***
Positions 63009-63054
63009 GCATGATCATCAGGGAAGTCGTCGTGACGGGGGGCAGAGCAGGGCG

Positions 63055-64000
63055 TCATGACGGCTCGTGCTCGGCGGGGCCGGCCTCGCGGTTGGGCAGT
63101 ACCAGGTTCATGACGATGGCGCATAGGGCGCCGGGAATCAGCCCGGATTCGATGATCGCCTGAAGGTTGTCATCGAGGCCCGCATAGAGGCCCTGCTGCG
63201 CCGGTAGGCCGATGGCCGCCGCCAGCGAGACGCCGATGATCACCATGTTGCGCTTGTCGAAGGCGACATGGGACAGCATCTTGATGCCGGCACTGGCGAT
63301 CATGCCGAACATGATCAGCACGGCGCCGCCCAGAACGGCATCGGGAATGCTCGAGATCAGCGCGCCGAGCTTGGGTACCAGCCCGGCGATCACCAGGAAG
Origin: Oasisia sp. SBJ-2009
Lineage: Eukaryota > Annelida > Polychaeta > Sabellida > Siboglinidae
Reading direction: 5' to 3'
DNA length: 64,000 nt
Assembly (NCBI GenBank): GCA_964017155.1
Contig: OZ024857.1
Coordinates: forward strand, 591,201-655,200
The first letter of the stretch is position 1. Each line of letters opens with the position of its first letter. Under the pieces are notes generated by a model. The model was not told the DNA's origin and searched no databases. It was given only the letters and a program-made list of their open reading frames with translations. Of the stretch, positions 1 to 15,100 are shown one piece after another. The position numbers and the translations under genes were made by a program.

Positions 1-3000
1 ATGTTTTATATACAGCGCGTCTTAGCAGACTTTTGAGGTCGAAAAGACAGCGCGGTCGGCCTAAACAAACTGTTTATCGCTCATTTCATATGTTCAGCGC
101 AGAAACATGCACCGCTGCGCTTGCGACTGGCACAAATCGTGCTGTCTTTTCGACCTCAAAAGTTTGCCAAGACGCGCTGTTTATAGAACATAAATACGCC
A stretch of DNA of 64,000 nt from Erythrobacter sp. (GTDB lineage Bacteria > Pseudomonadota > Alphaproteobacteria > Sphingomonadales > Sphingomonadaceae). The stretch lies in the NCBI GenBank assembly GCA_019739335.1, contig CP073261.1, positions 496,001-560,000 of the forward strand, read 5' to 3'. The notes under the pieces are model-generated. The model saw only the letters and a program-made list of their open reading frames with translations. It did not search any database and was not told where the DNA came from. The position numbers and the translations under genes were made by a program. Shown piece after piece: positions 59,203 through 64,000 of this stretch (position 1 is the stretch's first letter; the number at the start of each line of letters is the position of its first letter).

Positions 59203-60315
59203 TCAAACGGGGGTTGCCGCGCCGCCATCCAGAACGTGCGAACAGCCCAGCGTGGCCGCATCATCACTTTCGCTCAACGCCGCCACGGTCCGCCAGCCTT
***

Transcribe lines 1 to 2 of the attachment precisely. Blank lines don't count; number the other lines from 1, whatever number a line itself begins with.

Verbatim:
Positions 63009-63054
63009 GCATGATCATCAGGGAAGTCGTCGTGACGGGGGGCAGAGCAGGGCG